Wilderness in our back yard

In wilderness politics, progress is measured by the acre. For the least productive Congress in U.S. history, it’s measured by discernible signs of life.

Wednesday signaled progress on both fronts.

By voice vote, the U.S. House Natural Resources Committee passed the Alpine Lakes Wilderness Additions and Pratt and Middle Fork Snoqualmie Rivers Protection Act. Despite the mouthful-of-a title, the proposal is relatively modest. The legislation would add approximately 30 miles of the Snoqualmie River and 10 miles of the Pratt River to the National Wild and Scenic River System. It also would protect 22,000 acres of wilderness adjoining the existing Alpine Lakes Wilderness Area.

The additions to Alpine Lakes make whole the promise of one of the most utilized and accessible wilderness areas in North America, smack in our back yard. It includes dense, low-elevation forest supporting bobcats, cougars, elk and other wildlife and has generated support from hunters, fishers and small business owners. It’s also emblematic of a long tradition of Northwest bipartisanship to safeguard wild places for future generations. Bravo to Republican Rep. Dave Reichert, the original sponsor, whose district no longer includes the wilderness, but who still teamed with Democratic Rep. Suzan DelBene to move the bill.

In 1976, when the original Alpine Lakes Wilderness Act passed, only one member of Washington’s delegation, Democrat Mike McCormick, opposed it. Today, Republican Doc Hastings, chairman of the committee, holds McCormick’s Fourth District seat. Hastings’ monkeying with the hyper-vetted boundaries, including erasing the Pratt River connector trail and more than 600 acres of easy-to-access wildlands, illustrates an axiom of the 113th Congress, that no good bill goes unpunished.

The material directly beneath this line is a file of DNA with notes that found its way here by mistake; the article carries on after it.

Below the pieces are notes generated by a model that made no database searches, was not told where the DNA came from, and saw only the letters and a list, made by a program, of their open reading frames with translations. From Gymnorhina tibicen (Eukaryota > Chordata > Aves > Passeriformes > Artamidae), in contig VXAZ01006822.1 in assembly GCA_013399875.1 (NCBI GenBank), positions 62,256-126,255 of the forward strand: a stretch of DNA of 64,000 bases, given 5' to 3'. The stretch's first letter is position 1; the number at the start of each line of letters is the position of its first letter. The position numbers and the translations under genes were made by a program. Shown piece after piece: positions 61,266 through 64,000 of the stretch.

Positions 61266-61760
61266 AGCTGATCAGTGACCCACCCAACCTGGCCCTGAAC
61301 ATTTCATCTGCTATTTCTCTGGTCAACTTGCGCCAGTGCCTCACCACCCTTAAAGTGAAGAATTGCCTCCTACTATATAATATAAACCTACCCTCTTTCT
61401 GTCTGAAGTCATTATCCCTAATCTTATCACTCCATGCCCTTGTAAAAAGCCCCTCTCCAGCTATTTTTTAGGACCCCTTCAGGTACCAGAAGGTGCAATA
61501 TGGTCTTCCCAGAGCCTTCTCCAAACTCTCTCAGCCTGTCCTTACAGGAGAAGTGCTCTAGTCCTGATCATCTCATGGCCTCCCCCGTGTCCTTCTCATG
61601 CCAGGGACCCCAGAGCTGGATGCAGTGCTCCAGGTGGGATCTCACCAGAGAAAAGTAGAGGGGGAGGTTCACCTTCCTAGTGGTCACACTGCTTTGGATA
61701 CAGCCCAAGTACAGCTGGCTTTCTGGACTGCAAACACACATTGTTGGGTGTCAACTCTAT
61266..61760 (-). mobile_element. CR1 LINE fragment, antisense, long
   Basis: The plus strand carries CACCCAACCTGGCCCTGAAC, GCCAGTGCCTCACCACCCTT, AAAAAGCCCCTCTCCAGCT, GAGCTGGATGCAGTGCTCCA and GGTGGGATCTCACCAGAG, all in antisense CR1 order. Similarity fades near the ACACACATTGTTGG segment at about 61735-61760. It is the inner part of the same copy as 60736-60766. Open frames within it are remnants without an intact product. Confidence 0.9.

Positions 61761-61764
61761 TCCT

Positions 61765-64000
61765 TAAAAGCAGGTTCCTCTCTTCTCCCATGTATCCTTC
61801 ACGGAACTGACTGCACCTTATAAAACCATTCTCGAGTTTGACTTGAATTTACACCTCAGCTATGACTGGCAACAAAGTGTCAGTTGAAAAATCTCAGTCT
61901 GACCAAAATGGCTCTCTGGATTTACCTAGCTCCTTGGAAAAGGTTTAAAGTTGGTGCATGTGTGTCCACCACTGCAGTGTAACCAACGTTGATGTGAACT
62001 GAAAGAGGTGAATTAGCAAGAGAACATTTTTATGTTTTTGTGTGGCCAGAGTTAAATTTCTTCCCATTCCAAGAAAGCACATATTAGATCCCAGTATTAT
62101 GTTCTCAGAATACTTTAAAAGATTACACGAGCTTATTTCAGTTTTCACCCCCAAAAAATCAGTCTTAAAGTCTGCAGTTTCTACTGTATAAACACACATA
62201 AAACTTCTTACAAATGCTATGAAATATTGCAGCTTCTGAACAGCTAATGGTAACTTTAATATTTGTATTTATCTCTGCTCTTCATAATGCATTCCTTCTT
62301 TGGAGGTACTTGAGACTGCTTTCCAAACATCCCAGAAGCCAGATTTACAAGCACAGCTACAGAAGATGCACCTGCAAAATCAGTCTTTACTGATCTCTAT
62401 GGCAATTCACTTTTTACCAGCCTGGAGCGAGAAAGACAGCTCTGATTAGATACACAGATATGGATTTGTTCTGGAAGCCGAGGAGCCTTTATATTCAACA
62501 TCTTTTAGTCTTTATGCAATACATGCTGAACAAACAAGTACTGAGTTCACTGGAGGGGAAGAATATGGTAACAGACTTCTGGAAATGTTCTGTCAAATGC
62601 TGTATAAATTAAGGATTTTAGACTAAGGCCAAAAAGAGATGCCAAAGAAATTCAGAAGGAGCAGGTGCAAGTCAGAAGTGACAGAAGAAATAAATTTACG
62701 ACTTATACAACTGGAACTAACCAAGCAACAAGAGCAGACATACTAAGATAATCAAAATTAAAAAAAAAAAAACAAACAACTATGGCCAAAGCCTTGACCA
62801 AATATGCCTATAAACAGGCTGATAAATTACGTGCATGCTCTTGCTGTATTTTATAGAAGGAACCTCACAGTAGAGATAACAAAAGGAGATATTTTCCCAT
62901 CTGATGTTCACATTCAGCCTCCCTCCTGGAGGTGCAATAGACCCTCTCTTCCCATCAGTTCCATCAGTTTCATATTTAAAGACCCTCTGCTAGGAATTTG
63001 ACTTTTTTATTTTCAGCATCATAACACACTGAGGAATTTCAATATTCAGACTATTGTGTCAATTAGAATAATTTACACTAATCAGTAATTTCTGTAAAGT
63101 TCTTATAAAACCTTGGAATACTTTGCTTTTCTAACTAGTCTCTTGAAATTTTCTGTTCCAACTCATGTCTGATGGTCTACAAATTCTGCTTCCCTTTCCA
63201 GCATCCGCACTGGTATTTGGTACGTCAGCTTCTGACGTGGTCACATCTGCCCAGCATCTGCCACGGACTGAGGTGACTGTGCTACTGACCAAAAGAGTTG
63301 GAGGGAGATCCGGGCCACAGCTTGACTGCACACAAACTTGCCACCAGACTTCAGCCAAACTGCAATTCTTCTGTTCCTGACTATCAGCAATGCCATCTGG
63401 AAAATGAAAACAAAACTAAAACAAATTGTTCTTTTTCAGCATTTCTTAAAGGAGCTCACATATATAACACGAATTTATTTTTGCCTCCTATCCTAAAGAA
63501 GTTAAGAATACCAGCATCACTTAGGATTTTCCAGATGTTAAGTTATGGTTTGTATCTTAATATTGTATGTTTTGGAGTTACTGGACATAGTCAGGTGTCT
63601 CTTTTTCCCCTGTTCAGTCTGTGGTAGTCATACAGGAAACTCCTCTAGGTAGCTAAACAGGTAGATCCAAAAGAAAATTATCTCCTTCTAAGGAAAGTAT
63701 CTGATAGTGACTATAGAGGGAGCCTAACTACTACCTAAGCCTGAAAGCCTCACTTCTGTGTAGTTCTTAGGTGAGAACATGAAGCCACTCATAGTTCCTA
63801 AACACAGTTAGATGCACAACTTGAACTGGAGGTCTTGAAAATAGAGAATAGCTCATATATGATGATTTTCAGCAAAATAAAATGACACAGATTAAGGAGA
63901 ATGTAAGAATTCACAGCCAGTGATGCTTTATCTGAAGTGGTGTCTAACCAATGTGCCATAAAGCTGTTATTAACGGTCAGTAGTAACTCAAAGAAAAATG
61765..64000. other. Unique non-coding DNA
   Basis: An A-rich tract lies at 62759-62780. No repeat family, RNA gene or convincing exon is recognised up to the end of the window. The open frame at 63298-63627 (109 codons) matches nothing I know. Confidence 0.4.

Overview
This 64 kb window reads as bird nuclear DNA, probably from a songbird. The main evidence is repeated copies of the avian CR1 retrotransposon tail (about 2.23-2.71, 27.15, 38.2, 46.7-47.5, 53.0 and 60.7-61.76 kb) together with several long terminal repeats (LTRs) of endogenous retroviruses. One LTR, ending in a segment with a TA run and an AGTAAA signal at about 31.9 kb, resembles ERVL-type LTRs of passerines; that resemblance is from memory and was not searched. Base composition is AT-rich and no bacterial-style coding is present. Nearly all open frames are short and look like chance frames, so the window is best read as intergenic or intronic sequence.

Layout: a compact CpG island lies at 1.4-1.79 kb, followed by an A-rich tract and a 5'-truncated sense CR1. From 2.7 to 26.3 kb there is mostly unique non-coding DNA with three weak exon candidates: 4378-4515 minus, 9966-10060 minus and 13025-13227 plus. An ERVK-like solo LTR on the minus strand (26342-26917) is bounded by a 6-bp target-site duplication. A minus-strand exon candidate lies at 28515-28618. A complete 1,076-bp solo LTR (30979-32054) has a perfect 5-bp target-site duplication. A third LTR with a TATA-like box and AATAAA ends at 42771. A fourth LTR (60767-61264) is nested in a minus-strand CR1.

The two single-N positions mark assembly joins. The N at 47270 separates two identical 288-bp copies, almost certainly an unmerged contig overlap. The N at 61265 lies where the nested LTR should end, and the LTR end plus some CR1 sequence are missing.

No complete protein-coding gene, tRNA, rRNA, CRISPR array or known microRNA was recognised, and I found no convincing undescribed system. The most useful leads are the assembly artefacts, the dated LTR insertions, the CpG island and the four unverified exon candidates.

“The proposed deletion of low-elevation mature forests along the Pratt Connector Trail is a great concern,” said Tom Uniack, conservation director of Washington Wild. “These lands are worthy of wilderness designation.”

Uniack, along with the Wilderness Society’s Ben Greuel, are disheartened by Hastings’ 11th-hour spoilers after years of meticulous negotiations with hundreds of businesses, lawmakers, agencies and nonprofits. And it’s no small point.

“The central lesson of wilderness debates in the Oregon and Washington Cascades — one that applies nationally — is that boundaries matter,” wrote Kevin Marsh in his book, “Drawing Lines in the Forest.”

There’s still time to make it right. As lawmakers reconcile the amended House proposal with the original version of Sen. Patty Murray’s bill that passed in the U.S. Senate, Hastings’ ill-considered deletions can and should be unmade.

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